Vumacam defends Joburg smart camera network

Read time 5min 20sec

South Africa's leading video management provider, Vumacam, says its system is not being used to profile black poor people as criminals in suburbs the company operates in.

This afternoon, the company issued a statement to “clarify misinformation circulating via various platforms and media outlets regarding the Vumacam integrated smart camera network”.

Founded in 2017, Vumacam is an independent private company formed through a joint venture between Vumatel and Imfezeko.

Vumacam says it does not have facial recognition technology enabled in its street cameras, nor does it profile people, and it takes data security and privacy seriously.

The company faced intense criticism in recent weeks after international media reported it is building a nationwide surveillance network that scrutinises peoples’ movements for “unusual behaviour.”

The report by VICE says Vumacam has been quietly assembling a “smart” CCTV surveillance network in the suburbs of Johannesburg, which is now driving artificial intelligence-powered apartheid in South Africa.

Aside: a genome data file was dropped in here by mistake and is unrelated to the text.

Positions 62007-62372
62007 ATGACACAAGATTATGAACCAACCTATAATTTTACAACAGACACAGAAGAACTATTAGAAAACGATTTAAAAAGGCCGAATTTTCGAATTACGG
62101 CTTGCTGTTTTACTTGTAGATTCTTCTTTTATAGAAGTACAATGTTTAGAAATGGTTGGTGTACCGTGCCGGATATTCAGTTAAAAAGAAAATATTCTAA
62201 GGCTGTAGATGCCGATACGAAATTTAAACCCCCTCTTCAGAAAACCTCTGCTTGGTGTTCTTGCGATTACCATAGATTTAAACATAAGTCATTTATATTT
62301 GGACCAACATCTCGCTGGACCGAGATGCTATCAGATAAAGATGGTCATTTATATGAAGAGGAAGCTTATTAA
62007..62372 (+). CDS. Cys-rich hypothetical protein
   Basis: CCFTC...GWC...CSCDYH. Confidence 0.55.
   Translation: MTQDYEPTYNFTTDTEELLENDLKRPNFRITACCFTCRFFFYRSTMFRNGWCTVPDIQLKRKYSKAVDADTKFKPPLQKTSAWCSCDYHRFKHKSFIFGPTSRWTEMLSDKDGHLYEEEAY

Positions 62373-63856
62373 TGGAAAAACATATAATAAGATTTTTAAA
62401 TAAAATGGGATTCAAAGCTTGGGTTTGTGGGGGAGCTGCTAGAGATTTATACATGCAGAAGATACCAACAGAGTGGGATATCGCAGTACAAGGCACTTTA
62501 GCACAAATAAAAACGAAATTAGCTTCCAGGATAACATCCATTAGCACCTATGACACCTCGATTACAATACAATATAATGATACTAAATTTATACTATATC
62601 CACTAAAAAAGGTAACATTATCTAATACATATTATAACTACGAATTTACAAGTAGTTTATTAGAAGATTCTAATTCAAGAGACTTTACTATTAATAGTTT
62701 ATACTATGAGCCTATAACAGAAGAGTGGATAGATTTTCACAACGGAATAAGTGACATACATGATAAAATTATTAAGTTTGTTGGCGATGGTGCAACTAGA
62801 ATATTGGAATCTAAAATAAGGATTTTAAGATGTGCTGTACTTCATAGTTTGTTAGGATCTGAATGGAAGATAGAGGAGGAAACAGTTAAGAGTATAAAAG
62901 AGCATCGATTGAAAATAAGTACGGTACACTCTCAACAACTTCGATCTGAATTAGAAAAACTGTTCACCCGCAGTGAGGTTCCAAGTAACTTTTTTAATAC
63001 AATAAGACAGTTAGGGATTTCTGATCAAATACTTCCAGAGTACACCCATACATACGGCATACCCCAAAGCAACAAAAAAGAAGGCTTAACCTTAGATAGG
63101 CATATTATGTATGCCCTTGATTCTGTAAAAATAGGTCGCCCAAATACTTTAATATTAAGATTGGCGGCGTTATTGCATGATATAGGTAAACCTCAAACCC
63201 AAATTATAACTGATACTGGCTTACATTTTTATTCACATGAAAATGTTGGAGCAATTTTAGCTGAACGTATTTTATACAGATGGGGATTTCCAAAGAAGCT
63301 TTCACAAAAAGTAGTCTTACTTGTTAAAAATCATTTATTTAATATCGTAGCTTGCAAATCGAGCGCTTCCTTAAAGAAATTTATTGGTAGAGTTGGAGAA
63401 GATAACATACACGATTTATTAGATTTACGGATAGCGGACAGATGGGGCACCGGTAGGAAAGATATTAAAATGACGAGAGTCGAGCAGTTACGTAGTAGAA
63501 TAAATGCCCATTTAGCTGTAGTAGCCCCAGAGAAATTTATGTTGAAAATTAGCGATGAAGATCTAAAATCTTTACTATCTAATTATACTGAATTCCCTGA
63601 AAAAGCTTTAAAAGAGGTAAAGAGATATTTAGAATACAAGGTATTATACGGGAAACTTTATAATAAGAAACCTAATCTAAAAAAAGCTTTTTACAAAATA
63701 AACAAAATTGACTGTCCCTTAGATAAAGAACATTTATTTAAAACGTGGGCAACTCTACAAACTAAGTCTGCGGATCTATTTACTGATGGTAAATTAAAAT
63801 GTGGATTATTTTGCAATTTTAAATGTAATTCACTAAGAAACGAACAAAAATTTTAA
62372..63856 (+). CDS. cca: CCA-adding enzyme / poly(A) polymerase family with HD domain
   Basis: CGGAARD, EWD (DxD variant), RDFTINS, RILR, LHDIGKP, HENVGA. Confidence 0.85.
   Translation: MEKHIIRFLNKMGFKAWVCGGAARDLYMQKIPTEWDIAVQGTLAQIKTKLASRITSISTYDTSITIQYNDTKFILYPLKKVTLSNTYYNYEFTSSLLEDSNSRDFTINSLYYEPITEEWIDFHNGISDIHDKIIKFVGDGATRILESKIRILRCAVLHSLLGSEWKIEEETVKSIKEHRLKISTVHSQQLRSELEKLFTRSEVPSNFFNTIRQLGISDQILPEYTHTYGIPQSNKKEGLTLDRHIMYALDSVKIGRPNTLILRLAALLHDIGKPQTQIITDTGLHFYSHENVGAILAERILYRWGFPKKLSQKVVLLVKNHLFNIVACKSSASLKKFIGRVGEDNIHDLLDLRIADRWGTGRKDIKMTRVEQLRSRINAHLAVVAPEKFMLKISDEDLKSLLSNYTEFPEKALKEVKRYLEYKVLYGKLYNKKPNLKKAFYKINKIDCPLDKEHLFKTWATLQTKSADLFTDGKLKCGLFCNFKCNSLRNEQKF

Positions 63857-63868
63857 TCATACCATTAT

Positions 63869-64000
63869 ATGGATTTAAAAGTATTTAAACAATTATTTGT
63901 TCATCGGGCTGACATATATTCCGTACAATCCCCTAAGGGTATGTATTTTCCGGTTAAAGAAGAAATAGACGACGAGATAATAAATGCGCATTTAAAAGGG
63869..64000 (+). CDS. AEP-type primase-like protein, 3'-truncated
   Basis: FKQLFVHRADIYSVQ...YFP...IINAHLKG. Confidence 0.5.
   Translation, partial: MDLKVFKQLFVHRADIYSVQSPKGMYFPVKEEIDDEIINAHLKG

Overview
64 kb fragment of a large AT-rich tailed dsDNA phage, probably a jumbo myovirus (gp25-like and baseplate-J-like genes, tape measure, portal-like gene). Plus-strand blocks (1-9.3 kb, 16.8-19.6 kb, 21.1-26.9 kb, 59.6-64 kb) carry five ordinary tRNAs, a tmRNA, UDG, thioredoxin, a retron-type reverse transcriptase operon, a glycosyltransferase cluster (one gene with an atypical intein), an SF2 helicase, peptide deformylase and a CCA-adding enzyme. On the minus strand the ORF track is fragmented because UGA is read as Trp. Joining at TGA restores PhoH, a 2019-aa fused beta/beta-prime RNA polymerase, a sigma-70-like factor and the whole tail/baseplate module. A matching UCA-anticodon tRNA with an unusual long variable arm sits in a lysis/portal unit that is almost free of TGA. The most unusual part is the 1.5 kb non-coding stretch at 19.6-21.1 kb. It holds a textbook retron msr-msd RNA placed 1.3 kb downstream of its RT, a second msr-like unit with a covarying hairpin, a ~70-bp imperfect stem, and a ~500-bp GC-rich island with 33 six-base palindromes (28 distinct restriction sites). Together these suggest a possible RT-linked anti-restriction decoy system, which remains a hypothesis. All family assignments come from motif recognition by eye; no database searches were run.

“CCTV behaviour detection systems would disproportionately flag black and brown people, because AI is often imbued with bias by the small and homogeneous groups of engineers who create it,” reads the VICE report.

Facial recognition

Vumacam denies this, saying some commentators have gone so far as to allege the cameras utilise facial recognition technology to monitor private citizens' comings and goings.

“We can categorically confirm this is not true. Our street cameras are not facial recognition cameras and we do not utilise facial recognition technology in any of our Vumacam street cameras. They are fixed cameras that do not zoom or tilt. They monitor a fixed public area.”

Vumacam is not building databases on any particular citizen and has no intention of doing so at any point in the future, the company notes. It adds that while all number plates passing a camera are scanned, only if the plate is present on a database of known vehicles of interest (for instance the SAPS Unicode database of stolen and wanted vehicles) will an alert be generated to the security company.

Once this alert is received, it says, can it access the image and decide on the appropriate course of action.

“Users of the system in the security company are authenticated through our firewalled network, in real-time. Whilst the security company is able to rewind, fast forward and playback footage, they are unable to download and store the footage. Licence plate numbers are not tracked unless they are involved in a verified incident.”

The company says the majority of its customers use iSentry software and the system is completely non-biased.

“It is not pre-programmed to identify race. Unlike many other behavioural analytics software, iSentry is one of only a few that do not have any pre-programming of what is deemed to be unusual behaviour, thus removing any forms of programmed-in bias.